we did actually all come form the stars out there.

so this supernova happened 38 million years ago. so maybe we are witnessing the supernova that eventually created us. yes, the earth formed 4-5billion years ago but maybe our dust just arrived here 37 odd million years ago?

As we now witness it go supernova from 38million years ago and make the connection we too will now go 'supernova' and evolve to the next stage of our exsistance.

get ready to go supernova people!!!

No. Whatever supernova created the dust that we are made from happened in our own galaxy and it happened before our sun was formed. This is too far away and whatever elements this explosion created are traveling much slower than the light that we are now seeing. It's quite possible some other star or stars and planets have formed near to where this supernova happened, and those planets might only exist because of the elements it created.



Originally posted by Wolf001

Originally posted by elevenaugust

There's also a short video where we can see the supernovae appears:

Flickr


In the Flickr video i noticed something strange. There is a light(star?) on the far right of the frame that disappears and another one that appears next to M95. Did anyone else notice this or know what those 2 objects could be?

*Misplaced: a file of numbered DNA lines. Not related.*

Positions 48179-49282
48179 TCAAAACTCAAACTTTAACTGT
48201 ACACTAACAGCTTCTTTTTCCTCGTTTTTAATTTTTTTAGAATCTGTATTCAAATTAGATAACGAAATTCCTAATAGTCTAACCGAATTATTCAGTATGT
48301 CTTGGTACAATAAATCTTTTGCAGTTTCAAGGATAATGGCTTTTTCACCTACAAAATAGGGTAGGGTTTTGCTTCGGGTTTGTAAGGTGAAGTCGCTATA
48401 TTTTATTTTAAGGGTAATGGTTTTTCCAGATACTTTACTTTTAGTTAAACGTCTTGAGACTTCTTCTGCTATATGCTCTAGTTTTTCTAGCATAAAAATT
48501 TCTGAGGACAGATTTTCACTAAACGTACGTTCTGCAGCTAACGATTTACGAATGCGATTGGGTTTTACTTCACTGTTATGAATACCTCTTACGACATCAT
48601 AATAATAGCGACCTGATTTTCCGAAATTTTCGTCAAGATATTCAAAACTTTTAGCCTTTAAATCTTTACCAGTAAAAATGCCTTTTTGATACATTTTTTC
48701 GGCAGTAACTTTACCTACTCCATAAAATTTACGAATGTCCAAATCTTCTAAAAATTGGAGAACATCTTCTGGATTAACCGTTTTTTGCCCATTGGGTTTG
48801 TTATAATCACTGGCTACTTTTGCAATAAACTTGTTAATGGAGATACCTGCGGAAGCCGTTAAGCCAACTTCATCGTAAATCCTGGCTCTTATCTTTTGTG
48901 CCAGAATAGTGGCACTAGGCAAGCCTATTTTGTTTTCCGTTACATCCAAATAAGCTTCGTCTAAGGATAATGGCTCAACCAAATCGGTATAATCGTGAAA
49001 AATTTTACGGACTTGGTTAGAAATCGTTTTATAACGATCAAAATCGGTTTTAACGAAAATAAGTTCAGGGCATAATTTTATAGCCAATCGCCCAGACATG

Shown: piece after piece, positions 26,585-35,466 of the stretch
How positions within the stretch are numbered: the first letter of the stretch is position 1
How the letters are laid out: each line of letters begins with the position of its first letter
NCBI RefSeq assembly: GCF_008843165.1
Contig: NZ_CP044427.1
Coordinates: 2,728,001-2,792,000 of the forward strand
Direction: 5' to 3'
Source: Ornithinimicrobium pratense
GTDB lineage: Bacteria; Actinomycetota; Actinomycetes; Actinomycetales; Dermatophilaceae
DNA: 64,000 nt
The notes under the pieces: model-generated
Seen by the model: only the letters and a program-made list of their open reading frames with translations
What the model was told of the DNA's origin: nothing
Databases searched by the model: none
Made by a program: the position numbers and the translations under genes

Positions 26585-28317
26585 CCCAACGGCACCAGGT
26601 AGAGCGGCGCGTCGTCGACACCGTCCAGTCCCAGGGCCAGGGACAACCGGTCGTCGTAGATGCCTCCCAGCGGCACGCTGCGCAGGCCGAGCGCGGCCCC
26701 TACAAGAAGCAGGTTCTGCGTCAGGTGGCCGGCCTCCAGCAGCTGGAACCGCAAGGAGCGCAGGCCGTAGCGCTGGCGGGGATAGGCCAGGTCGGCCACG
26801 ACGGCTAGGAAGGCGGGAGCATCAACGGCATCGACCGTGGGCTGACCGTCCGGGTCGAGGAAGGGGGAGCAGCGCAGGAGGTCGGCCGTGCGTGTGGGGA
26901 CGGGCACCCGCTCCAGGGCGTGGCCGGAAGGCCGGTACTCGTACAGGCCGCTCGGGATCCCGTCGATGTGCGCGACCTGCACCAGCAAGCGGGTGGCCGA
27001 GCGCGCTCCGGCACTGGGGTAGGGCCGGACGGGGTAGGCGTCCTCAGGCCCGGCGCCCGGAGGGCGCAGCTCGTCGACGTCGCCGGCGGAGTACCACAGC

Each one of those frames in that video represents a 10 minute exposure. A lot of those little "stars" and objects popping in and out could be satellites or maybe other objects flying in our atmosphere between the telescope and the object (bugs, birds...).


Originally posted by yourmaker
I just hope they continue to explode 38 million light years away and no closer.

We wouldn't even know it was coming, we would just vaporize.

They can and they will happen in our galaxy probably once every 30 years or so. Betelgeuse will eventually go supernova, probably sometime in the next million years or so. It could happen in our lifetimes, even, we really don't know exactly when it will happen. It's very near to the end of its lifespan and is only maybe 500 or 600 light years away. When it happens it will be as bright as the full moon, but most likely harmless to us.
edit on 3/24/2012 by LifeInDeath because: (no reason given)